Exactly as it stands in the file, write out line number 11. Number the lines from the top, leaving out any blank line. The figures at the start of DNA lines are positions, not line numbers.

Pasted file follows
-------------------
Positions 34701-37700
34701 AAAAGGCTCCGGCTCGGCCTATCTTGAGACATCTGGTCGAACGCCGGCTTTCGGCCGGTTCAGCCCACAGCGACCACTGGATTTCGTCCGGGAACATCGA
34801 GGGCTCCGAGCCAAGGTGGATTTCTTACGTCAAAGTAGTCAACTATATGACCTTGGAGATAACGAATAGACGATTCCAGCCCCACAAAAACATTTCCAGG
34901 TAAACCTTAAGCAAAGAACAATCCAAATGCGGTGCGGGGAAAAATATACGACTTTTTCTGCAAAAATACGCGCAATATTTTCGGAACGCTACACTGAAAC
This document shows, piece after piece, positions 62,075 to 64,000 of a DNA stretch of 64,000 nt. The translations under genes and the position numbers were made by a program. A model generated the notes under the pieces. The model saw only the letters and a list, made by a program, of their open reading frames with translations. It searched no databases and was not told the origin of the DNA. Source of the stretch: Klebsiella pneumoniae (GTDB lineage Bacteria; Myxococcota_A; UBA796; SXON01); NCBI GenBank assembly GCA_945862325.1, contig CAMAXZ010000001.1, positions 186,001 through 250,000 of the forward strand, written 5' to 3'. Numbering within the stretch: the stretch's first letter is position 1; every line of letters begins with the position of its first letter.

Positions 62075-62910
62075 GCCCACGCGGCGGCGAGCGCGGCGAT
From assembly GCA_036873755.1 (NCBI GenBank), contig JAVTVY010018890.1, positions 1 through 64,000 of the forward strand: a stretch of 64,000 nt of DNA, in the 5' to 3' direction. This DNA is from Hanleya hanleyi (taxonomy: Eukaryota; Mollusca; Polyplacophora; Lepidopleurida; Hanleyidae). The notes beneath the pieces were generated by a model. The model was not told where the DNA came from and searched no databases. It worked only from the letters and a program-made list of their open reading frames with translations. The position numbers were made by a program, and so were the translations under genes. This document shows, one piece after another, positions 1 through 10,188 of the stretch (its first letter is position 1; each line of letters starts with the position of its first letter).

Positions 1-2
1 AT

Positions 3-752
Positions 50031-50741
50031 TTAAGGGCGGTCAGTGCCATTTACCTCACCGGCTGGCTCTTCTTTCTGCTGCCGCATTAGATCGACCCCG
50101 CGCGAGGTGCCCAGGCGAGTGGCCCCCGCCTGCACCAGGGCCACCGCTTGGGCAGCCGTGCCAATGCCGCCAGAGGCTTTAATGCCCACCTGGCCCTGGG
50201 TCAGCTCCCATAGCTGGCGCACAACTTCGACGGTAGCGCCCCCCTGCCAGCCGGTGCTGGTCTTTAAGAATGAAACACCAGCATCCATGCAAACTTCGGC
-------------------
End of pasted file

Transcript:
Positions 3-752